I’ve been feeling like I’ve put a cap on my faith, a roof to what’s possible and reasonable to expect in my life. I’m drawn to this particular issue because I’ve been seeing this Faith theme pop up everywhere, from an article I’ve stumbled across, a random sermon online, to a book I’ve been reading called Synchronicity: The Promise of Coincidence.

I’m determined to flip this thing around. The more outrageous my prayers and hopes, the greater the power of God I can see revealed. Because He is capable of more than our wildest expectations, if we only ask. However, as I’m writing this, I feel it is careful to ask with the right sort of attitude. With honesty, trust, and humility. A profound understanding that we need His guidance and a deep gratitude for His care and love. He answers not because we deserve it- not because we go to church, not because we clean our trays at McDonald’s so that no one else has to- but because He is good.

‘Truly I tell you that if anyone says to this mountain, ‘Be lifted up and thrown into the sea,’ and has no doubt in his heart but believes that it will happen, it will be done for him. 24 Therefore I tell you, whatever you ask in prayer, believe that you have received it, and it will be yours’.
– Mark 11:24

Our God is a God of miracles, an unseen supernatural being with whom we can communicate and witness the work of in the material world. I remember believing as a child that the world was full of magic; I flipped through my books on mermaid and fairy sightings, immersing myself in a world where they could be found in countryside cottages, in the hollows of trees or by secluded rock pools. It was my favourite thing to do, fostering a sense of excitement for these enchanting creatures. I loved the Harry Potter books, where there is no limit to the wonders of life, an epic reality where dreaming is synonymous with creation. I wish to redirect that childish, misguided faith and bring openness and expectation to God.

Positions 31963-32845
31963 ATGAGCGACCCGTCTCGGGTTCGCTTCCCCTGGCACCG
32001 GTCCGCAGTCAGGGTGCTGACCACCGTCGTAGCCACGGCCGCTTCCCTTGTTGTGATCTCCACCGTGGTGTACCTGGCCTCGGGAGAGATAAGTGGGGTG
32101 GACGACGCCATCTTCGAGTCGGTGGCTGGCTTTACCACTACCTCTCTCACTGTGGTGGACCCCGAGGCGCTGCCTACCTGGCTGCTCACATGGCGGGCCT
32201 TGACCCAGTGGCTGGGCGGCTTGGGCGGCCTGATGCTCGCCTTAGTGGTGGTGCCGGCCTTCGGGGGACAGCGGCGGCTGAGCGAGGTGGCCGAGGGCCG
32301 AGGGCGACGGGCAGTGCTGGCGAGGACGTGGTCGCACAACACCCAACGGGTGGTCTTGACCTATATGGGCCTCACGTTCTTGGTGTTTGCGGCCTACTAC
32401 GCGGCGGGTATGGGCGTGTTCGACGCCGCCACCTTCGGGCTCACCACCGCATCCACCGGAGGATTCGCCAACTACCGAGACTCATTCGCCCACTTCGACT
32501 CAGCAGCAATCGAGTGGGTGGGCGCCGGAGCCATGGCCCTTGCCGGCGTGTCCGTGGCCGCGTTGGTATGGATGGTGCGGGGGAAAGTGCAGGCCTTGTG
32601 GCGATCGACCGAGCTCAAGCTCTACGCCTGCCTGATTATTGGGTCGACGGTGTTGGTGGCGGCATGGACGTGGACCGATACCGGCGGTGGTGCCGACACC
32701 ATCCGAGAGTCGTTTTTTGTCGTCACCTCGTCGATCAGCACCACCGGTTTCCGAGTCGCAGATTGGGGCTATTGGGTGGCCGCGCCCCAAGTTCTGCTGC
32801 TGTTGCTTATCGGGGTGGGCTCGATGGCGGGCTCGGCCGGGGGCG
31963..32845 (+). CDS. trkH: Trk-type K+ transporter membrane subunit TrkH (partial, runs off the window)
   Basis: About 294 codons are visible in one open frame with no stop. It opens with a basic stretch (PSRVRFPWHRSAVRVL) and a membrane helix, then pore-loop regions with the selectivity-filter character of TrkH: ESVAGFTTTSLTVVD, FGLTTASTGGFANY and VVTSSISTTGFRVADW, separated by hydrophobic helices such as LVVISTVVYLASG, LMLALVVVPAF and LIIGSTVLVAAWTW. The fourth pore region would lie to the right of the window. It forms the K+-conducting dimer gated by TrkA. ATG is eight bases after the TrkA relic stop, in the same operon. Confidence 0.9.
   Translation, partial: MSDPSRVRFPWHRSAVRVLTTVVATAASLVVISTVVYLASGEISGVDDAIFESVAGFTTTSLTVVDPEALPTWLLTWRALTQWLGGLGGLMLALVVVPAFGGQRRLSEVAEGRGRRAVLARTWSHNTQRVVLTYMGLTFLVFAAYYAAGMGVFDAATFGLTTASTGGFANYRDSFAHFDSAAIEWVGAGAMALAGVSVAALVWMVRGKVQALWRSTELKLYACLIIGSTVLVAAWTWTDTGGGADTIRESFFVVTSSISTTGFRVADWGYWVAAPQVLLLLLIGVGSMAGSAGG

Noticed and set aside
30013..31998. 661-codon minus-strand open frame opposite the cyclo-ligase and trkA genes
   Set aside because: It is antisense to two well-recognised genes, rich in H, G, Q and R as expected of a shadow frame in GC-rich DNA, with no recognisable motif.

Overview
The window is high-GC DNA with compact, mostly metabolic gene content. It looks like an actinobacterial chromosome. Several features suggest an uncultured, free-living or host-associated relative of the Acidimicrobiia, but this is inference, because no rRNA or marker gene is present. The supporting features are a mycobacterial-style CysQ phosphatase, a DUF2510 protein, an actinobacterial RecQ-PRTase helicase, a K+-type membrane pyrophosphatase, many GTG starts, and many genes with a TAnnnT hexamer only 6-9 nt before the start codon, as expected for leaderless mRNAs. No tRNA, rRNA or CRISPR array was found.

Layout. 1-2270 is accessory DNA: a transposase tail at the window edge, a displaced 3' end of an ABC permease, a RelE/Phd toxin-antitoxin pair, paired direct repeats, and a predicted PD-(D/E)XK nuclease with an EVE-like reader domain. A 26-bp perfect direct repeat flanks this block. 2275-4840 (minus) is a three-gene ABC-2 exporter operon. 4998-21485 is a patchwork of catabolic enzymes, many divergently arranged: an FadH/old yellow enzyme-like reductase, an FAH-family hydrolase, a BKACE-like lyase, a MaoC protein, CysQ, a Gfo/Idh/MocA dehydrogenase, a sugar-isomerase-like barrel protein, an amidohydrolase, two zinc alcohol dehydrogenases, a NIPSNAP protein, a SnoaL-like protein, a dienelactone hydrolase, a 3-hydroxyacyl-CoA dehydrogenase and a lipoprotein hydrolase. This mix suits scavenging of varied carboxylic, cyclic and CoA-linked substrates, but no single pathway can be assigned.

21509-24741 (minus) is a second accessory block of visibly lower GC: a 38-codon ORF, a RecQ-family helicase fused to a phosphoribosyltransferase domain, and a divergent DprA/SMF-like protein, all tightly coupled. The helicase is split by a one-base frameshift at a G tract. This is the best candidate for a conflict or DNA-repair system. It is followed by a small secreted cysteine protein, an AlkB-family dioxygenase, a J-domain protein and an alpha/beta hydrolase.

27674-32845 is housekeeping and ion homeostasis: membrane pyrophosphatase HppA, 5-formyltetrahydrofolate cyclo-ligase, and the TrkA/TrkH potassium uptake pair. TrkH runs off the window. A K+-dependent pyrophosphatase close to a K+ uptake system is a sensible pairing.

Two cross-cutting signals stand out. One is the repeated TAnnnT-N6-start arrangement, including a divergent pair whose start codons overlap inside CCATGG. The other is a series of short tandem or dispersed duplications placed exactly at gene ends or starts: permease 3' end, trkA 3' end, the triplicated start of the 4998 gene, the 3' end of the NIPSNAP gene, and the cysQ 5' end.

Synchronicity speaks of God’s many thoughts about us, His plans and provisions. It is the idea of perfect coincidences which are in fact, not coincidences at all. I learnt a neat little fact: there is no word or concept of ‘coincidence’ in Hebrew. Only the word ‘mikreh’, which means ‘a happening of God’. Every moment is significant. When good things happen, give thanks, for they come straight from His hands. Sometimes, little ‘signs’ appear just to remind me that He is present and watching. And it has proven helpful in deterring me from sinning a couple of times. Sometimes a web page doesn’t load, the phone rings or a door is knocked on, so I get a chance to rethink what I’m doing. Every time, it is for my good.
When bad things happen, they prepare us for more of Him. They are opportunities! Last week, I strained my right leg doing exercise. Pulled a muscle. And I remembered what this yoga instructor said to me earlier that week: “if you ever tear a muscle or hurt your leg, once you recover, you’ll be more flexible than you were before”. This experience serves as an analogy for what my friend said the other day when I confided in him about my struggle with lust. It was so special: think how He must love you to let you have these desires, this challenge, so that you may experience Him and know Him better. So that I will learn to rely on the One who brings victory. I will trust in His unfailing love.

Here’s a snippet from an awesome article I read today: